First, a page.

Modern day superwomen: students who are mothers too

Being a student is stressful enough with lectures, assignments, exams and generally finding yourself. But some women play the role of both student and mother, balancing family and household responsibilities too. In honour of Women’s Month, The Daily Vox spoke to student moms about their experiences and to advise others who find themselves in a similar position.

Fatimah Santon, 23, 4th year education student, Grassy Park
In the beginning, I lived on campus so it was difficult because I didn’t see my daughter during the week. But I came to university so I could give her a better future. My motivation was to provide my little girl with a future that no one but me could give her. Her father stopped supporting her when I started university. We’ve had little or no contact with him or his family because they refuse to support or look after her. We decided it’s me and her against the world, with my family’s support.

My daughter lives with my aunt during the week and with me on the weekends. During the week I try to make use of my time on campus and finish as much work as possible. Weekends I want to spend with my daughter. Many children grow up with their mothers and parents, I’m missing so much so I try not to have any work when she’s with me. I’m so grateful that I had my daughter because without her I probably would not have studied. Before her, I was a very average student but when she was born I changed completely because I wasn’t doing anything for myself anymore. I was doing it for a helpless little person.

As a mother who is a student, it’s easy to feel like you don’t belong and university isn’t a place for you, but at the end of the day you need to consider the life you’ve brought into the world. Don’t ever give up, things seem harder than they are.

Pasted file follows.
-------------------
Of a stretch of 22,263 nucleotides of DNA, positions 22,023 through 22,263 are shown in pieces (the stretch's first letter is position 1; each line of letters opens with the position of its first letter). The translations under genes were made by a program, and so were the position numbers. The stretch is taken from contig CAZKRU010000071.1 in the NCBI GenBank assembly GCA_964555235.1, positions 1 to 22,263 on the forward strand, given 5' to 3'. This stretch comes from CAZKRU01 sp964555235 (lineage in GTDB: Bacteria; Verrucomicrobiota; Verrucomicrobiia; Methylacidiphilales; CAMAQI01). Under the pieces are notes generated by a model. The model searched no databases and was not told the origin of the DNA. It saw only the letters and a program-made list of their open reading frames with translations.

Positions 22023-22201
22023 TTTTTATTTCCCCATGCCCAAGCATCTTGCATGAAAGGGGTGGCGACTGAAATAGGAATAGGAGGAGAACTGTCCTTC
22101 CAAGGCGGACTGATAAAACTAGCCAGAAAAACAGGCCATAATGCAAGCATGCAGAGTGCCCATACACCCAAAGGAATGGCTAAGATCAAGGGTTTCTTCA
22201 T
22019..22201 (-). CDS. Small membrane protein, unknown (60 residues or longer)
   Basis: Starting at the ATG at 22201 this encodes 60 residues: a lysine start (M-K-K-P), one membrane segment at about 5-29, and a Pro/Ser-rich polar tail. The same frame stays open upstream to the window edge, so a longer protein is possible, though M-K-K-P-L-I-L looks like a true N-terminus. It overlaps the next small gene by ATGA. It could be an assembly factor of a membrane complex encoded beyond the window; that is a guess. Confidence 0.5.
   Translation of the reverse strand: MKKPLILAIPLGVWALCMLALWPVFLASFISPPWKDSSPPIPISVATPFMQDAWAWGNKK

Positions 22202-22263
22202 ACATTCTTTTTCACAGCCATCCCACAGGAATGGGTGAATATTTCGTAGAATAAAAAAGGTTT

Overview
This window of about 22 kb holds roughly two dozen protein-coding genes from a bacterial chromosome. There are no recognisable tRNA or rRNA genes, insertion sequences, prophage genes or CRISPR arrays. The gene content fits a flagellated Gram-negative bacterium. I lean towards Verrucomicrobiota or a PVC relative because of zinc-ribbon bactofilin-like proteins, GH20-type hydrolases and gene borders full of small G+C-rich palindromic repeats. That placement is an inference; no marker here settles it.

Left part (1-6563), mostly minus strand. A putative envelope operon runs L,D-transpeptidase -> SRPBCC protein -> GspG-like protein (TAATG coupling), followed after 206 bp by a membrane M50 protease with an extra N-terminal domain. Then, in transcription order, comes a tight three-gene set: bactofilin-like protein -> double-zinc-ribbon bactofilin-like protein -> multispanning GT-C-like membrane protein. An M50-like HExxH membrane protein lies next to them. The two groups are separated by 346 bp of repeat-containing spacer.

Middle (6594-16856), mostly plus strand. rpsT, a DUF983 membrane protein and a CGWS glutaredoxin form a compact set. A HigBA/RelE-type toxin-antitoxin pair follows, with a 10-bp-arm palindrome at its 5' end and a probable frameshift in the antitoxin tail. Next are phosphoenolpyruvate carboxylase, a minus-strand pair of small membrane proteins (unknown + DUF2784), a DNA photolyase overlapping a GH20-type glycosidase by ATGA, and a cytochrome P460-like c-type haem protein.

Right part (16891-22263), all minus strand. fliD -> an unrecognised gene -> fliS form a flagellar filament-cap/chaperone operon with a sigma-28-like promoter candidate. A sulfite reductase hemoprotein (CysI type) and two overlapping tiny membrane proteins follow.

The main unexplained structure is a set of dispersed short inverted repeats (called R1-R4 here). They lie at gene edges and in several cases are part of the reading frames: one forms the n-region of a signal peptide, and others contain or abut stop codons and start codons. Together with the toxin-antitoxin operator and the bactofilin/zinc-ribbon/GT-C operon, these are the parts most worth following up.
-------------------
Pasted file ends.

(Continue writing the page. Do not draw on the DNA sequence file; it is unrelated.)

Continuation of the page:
Bongeka Makatsa, 25, entrepreneur, Jabulani
I had my son in my third year of varsity. It’s very hard being a student generally, but with a baby it is just ten times harder. You need to learn to juggle many things at once, manage your time and still give your baby your 100%. It’s hard – don’t get me wrong – but it’s definitely doable, especially with a supportive family. My neighbour looked after my son since he was eight months old. That’s when I had to go back to school.

My son’s father does help out financially but not much in other ways. He loves his son but the distance makes it hard for him to be fully there. I pulled a lot of all nighters and got a night nanny when my son was still very young. You learn to cope with less sleep. Being a student and a mother, I envied my friends with the sleep part because I was always sleep-deprived. I love that pure love that I get from my son. His love just keeps me going. I was always surprised when my friends said they didn’t have “enough time” to do things when I could finish all my work and look after a baby as well. To student mothers I would say, make your studies and your baby your priority. Let that baby be the reason you push hard when it comes to your academics. Never give up, it can be done!

Saffiyah Abdul, 23, administrator, Mayfair
I had my first child at 19 in second year. It was hectic. I would go to varsity, get home, the house would be a mess and my husband and I would try and clean up, I’d have to cook supper, then I’d have to do readings for lectures, put the child to sleep. Sometimes she wouldn’t sleep through the night. If I had assignments, I’d have to wake up early to do them. During exam time, I would sit in the library all day to study or else at home I would be distracted. I had to breastfeed and still go to class. Between classes, my friends and I would go to the toilet and I’d have to use my breast pump.

I coped because of my friends. They would sign class registers for me, help me with class quizzes, lecture notes, and what to study. My husband was also supportive but because I was also going to varsity I felt so much pressure. I have two kids now and I’m happy. To those who are going through what I went through: carry on. Don’t stop studying. Have your baby, it’s a blessing. Be true to who you are, even though you’re going to change because once you give birth you’re no longer living only for you. Look after yourself because if you don’t look after yourself, you won’t be able to look after your baby. You can do it, us women are stronger than we think we are.

Featured image via Pixabay